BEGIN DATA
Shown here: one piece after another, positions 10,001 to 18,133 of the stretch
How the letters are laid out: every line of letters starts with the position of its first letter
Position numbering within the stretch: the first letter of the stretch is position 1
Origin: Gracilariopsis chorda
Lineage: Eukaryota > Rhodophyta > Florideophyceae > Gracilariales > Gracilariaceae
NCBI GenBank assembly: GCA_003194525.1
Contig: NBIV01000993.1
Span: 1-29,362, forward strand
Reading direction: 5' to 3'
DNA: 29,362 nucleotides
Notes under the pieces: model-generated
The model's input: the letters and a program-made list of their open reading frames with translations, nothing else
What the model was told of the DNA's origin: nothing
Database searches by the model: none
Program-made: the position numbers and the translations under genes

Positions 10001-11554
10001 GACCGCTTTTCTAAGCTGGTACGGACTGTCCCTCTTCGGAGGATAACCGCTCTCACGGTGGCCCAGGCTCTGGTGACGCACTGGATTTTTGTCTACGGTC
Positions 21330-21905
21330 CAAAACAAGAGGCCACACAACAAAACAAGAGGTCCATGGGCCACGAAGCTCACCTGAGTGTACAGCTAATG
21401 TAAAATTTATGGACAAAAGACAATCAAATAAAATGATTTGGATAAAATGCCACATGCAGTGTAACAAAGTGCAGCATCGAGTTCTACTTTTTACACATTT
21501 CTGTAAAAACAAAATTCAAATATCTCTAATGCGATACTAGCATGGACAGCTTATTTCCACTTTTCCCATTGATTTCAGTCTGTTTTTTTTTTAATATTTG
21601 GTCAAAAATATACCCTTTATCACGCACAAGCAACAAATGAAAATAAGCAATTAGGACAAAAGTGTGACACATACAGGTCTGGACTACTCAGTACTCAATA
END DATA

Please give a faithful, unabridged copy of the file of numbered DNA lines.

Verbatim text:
Shown here: one piece after another, positions 10,001 to 18,133 of the stretch
How the letters are laid out: every line of letters starts with the position of its first letter
Position numbering within the stretch: the first letter of the stretch is position 1
Origin: Gracilariopsis chorda
Lineage: Eukaryota > Rhodophyta > Florideophyceae > Gracilariales > Gracilariaceae
NCBI GenBank assembly: GCA_003194525.1
Contig: NBIV01000993.1
Span: 1-29,362, forward strand
Reading direction: 5' to 3'
DNA: 29,362 nucleotides
Notes under the pieces: model-generated
The model's input: the letters and a program-made list of their open reading frames with translations, nothing else
What the model was told of the DNA's origin: nothing
Database searches by the model: none
Program-made: the position numbers and the translations under genes

Positions 10001-11554
10001 GACCGCTTTTCTAAGCTGGTACGGACTGTCCCTCTTCGGAGGATAACCGCTCTCACGGTGGCCCAGGCTCTGGTGACGCACTGGATTTTTGTCTACGGTC
Positions 21330-21905
21330 CAAAACAAGAGGCCACACAACAAAACAAGAGGTCCATGGGCCACGAAGCTCACCTGAGTGTACAGCTAATG
21401 TAAAATTTATGGACAAAAGACAATCAAATAAAATGATTTGGATAAAATGCCACATGCAGTGTAACAAAGTGCAGCATCGAGTTCTACTTTTTACACATTT
21501 CTGTAAAAACAAAATTCAAATATCTCTAATGCGATACTAGCATGGACAGCTTATTTCCACTTTTCCCATTGATTTCAGTCTGTTTTTTTTTTAATATTTG
21601 GTCAAAAATATACCCTTTATCACGCACAAGCAACAAATGAAAATAAGCAATTAGGACAAAAGTGTGACACATACAGGTCTGGACTACTCAGTACTCAATA